SAN DIEGO (CN) – In a bipartisan effort, San Diego County’s mostly Republican Board of Supervisors voted Tuesday on a handful of measures to temporarily house asylum-seekers, including asking the state to reimburse local government for footing the bill.
The board voted on a motion brought by freshman supervisor Nathan Fletcher and veteran Greg Cox to continue pursuing armories or state properties – with the assistance of the Governor’s Office – as locations to temporarily shelter migrants in addition to establishing a taskforce of local, state and federal elected officials to address short-term and long-term solutions.
The supervisors also approved exploring county property to house migrants as well as working with the state to seek funding and reimbursement for migrant services the county is already providing.
Since late October, immigration authorities have released thousands of legally-admitted, asylum-seeking families in San Diego without food, shelter or transportation to their final destinations, where family members already in the U.S. are sponsoring them while they wait for their asylum cases to be decided.
In response, a local coalition of nonprofit organizations – known as the San Diego Rapid Response Network, including Jewish Family Service and the American Civil Liberties Union of San Diego and Imperial Counties – has provided a shelter for asylum-seekers who are typically only in San Diego for 24 or 48 hours before taking Greyhound buses or flying to be reunited with family elsewhere in the U.S.
The nonprofits have raised about $600,000 from foundations and individual donors, while the county has provided nurses to administer vaccinations and conduct health assessments to 1,600 of the 4,500 asylum-seekers the nonprofit coalition has helped since last November, Jewish Family Service CEO Michael Hopkins told Courthouse News.
But Hopkins said the shelter is on its fifth location, which must be vacated in February – and a new location has not yet been identified. But the nonprofits are hopeful Governor Gavin Newsom will announce help from the state soon.
In his inauguration speech Monday, Newsom spoke about his trip to San Diego last year in which he visited a migrant shelter. During that visit, Newsom called the state’s allocation of $500,000 to fund case management services for migrants “insufficient,” vowing to “increase the investment” in his first budget as governor. That budget is expected within a week. But Newsom added, “If the state is going to do more, local government is going to have to do more.”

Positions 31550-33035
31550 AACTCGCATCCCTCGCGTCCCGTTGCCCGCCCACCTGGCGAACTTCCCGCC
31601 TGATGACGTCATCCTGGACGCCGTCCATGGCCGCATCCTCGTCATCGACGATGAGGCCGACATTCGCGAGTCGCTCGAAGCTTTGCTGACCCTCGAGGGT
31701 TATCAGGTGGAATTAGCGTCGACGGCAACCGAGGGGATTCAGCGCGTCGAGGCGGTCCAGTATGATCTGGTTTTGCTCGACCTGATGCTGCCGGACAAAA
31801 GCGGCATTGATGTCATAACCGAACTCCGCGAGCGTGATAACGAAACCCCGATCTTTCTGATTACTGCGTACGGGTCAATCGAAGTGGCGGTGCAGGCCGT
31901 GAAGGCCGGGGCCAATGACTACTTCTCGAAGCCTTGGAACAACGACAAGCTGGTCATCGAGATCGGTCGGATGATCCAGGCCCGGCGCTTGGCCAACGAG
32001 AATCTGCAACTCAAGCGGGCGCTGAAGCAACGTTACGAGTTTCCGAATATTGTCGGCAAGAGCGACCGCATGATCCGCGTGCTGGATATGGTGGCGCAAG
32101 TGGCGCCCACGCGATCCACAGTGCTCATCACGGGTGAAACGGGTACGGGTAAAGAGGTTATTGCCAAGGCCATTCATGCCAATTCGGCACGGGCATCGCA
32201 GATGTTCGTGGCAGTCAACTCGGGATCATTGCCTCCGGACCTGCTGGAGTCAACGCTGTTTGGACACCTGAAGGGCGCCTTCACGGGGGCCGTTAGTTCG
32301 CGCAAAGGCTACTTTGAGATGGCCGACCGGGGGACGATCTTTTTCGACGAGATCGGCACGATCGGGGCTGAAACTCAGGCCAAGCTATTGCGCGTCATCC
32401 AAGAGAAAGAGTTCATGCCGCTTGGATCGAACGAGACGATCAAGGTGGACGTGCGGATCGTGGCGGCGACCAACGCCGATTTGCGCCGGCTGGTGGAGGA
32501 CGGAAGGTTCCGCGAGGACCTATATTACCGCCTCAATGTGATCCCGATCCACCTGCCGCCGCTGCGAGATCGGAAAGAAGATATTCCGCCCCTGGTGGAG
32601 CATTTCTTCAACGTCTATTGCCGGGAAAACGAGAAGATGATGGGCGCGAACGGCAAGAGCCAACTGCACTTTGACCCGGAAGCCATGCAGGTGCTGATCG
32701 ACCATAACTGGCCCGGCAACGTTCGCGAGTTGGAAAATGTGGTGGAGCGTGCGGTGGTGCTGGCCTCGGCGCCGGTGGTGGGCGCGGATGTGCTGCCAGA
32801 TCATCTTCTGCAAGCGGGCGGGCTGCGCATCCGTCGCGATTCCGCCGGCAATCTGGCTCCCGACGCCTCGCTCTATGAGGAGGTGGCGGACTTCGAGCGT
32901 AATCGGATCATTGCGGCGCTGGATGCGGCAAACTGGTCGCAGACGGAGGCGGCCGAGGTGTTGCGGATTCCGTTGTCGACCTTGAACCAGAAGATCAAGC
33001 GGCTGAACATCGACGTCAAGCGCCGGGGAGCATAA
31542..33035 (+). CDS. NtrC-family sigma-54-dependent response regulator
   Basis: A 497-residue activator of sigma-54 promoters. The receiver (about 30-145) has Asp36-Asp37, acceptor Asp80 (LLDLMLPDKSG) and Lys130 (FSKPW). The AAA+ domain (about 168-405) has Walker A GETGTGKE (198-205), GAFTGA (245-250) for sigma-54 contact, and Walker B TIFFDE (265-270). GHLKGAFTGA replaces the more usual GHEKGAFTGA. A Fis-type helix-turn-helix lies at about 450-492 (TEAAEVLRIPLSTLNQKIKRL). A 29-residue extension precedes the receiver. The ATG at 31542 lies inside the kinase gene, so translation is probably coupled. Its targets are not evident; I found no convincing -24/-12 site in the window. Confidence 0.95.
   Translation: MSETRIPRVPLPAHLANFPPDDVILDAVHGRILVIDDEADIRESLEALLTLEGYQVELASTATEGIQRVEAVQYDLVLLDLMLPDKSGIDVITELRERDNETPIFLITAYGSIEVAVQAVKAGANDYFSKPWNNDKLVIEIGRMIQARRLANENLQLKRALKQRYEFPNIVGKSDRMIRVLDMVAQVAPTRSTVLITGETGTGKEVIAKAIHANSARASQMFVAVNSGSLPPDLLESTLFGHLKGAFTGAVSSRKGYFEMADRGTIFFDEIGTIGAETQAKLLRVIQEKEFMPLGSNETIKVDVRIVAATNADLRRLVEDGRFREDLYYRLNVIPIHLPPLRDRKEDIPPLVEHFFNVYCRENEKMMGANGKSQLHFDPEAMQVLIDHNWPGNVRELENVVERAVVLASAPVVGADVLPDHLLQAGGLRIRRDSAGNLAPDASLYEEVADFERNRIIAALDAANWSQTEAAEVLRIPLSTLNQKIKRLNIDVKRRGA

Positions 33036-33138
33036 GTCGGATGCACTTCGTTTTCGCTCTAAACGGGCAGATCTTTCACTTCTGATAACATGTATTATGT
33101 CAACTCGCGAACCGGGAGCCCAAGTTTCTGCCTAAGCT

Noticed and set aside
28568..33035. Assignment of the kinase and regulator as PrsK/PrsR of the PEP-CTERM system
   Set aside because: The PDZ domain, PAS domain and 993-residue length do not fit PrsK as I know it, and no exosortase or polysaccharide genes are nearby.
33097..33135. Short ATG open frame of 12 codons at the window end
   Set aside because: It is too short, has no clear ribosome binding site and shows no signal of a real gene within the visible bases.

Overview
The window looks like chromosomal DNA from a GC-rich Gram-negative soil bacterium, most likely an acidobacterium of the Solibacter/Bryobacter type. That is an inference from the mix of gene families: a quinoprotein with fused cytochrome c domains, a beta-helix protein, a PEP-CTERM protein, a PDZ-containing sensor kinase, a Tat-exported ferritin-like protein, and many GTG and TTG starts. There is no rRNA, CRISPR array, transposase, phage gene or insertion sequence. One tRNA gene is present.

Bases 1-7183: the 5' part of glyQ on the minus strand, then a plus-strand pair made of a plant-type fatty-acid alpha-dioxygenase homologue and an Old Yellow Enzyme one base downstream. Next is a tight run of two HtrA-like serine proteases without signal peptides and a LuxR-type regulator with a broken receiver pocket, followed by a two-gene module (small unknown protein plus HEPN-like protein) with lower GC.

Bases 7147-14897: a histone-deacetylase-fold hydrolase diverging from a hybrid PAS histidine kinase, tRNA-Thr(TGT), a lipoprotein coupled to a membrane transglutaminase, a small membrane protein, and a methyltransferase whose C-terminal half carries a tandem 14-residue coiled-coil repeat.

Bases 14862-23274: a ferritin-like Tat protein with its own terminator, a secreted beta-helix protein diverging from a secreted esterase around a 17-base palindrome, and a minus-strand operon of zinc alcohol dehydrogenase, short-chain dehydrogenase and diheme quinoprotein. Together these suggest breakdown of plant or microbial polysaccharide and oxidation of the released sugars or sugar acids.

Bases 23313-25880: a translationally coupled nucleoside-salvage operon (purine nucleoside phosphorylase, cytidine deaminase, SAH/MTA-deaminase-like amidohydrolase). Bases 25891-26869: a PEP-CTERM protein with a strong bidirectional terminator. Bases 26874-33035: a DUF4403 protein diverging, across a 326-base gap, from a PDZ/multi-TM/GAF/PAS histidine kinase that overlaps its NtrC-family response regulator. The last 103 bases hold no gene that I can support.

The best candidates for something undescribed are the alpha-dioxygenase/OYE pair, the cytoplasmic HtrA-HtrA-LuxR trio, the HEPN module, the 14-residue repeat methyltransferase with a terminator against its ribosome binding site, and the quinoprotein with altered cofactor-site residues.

During the debate before the board vote Tuesday, some supervisors suggested that since the local government did not cause the migrant problem, San Diego should not be funding solutions to it.
Supervisor Kristin Gaspar – an outspoken critic of California’s sanctuary state law – pointed out she sent two letters to former Governor Jerry Brown’s office last year to request assistance with food, shelter, transportation, medical care and case management for the asylum-seeking families in San Diego, only to get what she called Tuesday a “bureaucratic no.”
Supervisor Dianne Jacob said that she was “sympathetic” to the asylum-seekers’ “quest to seek a better life,” but remained more concerned about providing resources to San Diego’s growing homeless veteran population.
“This is a federal issue,” Jacob said. “I believe our priority should be to take care of our own first. When we talk about spending county resources and staff time, it’s all about priorities. I think we do have a potential health crisis. But we need to push hard on the federal government to reimburse the county because it is not a problem of our making.”
Fletcher retorted that while he agreed, “We should take care of our own, when you’re in America and have legal status, I believe that makes you our own.”
Many speakers and supervisors worried about a potential public health crisis if asylum-seekers with communicable diseases were not medically screened and given vaccinations and treatment.
San Diego’s Health and Human Services Agency Director Nick Macchione said nine cases of chicken pox have been reported since October, when the county has previously averaged about two cases a year, raising concerns about a potential outbreak linked to unvaccinated asylum-seekers.
One speaker at the meeting said she had hosted an asylum-seeking family with a child who had been diagnosed with chicken pox, exposing her family and her child’s preschool to the disease.
The hepatitis A outbreak that caused more than 500 cases of the disease and 20 deaths in San Diego in 2017 was cited multiple times at Tuesday’s meeting as a reason the county should provide shelter for the asylum-seekers while it works with the state to identify funding and semi-permanent housing locations.
Attendees at the meeting also raised concerns that asylum-seekers not granted temporary shelter and transportation assistance would end up on the streets, possibly overburdening homeless shelters in San Diego. The city already has the fourth largest homeless population in the country.
The migrant taskforce is expected to give an update to the board on progress it has made to address shelter concerns in San Diego in 90 days.